The Canadian Simmental Association annual meeting was held Sat., Oct. 9 at the Hotel Victorin in Victoriaville, Quebec to coincide with Expo Boeuf, Quebec’s largest beef show. The events started on Friday with the National YCSA Classic, followed by a banquet and YCSA Calendar Auction. Saturday began with the Expo-Boeuf Simmental Show, with the CSA AGM in the afternoon, followed with a banquet, entertainment and the Foundation Auction.
Beef market development projects recommended by British Columbia’s recent Ranching Task Force will get up to $3 million in federal support on top of $2 million the province pledged earlier this year. The federal funding from the AgriFlexibility program is intended to help B. C. producers uncover new market opportunities and research projects to boost sales of beef. Kamloops MLA and veterinarian Terry Lake, the province’s parliamentary secretary to the Ranching Task Force, said B. C.’s beef industry is worth over $250 million to the provincial economy.
The 49 juniors attending the 3rd annual Manitoba Youth Beef Roundup (MYBR) in Neepawa, Man., July 30-Aug. 1, kicked off on the Friday with a series of workshops on ultrasound technology by Shari Beamish, horse judging with Kelvin Jarvis, sales talk by Andrea Arbuckle, and Halter Making with Albert Rimke and Blair McRae. Exhibitions of photography, graphic design, print marketing, art, scrapbook and a sales talk competition filled out the day. Judging, team grooming, team judging and pee-wee learning clinics took place on Saturday. The winners of the showmanship competition on the Sunday were: pee wee champion, Levi Best; junior champion, Taylor Carvey; intermediate champion, Rachael Verwey; senior champion, Austen Anderson.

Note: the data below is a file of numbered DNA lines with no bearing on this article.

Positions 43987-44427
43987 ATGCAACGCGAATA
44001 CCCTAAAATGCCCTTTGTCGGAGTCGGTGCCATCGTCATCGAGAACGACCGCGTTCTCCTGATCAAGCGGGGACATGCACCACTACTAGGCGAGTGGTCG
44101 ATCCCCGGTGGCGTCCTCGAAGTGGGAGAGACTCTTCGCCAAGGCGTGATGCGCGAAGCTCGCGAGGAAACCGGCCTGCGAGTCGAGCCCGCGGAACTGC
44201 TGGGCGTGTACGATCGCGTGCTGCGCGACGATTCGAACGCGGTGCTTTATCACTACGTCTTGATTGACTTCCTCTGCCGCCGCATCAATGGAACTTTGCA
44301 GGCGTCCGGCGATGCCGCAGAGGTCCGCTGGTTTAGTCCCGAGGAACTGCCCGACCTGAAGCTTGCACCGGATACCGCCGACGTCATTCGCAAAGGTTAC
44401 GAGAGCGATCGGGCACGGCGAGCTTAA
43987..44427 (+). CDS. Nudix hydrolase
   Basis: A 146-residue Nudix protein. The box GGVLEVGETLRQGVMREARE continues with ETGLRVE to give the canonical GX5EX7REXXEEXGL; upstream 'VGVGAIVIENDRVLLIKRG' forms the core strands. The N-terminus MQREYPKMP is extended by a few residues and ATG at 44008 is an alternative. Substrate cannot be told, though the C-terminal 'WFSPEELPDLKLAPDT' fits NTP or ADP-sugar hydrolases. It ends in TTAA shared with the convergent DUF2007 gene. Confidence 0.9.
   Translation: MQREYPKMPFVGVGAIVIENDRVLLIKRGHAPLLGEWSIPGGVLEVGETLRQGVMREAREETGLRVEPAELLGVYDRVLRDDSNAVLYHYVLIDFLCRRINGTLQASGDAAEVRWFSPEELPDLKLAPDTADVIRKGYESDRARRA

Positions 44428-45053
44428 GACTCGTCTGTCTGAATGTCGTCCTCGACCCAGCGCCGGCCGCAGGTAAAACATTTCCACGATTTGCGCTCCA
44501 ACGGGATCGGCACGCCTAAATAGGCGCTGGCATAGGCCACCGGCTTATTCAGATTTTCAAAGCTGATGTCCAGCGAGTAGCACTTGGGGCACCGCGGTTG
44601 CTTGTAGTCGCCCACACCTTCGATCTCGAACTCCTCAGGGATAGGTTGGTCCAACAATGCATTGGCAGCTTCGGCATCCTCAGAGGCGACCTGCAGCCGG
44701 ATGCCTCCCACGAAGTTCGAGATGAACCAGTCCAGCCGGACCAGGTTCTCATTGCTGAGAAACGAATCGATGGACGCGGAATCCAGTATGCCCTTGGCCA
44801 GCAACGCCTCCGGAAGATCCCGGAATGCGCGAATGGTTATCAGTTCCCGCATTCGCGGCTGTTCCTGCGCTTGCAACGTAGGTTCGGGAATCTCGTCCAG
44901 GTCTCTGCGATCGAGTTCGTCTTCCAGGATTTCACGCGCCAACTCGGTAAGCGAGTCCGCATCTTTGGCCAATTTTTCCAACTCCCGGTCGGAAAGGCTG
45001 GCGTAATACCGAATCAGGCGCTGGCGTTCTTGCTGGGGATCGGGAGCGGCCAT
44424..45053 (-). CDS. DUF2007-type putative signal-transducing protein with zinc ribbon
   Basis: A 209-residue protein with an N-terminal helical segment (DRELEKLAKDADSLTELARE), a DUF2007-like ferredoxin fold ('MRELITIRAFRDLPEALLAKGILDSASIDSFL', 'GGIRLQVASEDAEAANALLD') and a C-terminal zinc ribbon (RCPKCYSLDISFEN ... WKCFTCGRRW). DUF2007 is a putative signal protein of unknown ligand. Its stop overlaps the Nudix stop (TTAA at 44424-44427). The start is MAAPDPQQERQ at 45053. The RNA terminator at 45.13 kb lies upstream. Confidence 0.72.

In the conformation classes the purebred female champions were: grand champion Angus, Naomi Best, Harding; Charolais, Clint Hinsburg, Rapid City; Hereford, Levi Rimke, Oak Lake; Limousin , Dillion Hunter, Kenton; Simmental, Taylor Carvey, Alexander; Shorthorn, Justin Carvey, Alexander. Purebred bull champions were: Hereford, Jay Rimke, Oak Lake; Limousin, Brodie Hunter, Kenton; Simmental, Carter Hedley, Rapid City. In the commercial division the champion female was shown by Naomi Best, Harding and the reserve by Kolton McIntosh, Eriksdale; the champion bull calf was shown by Tim Davey,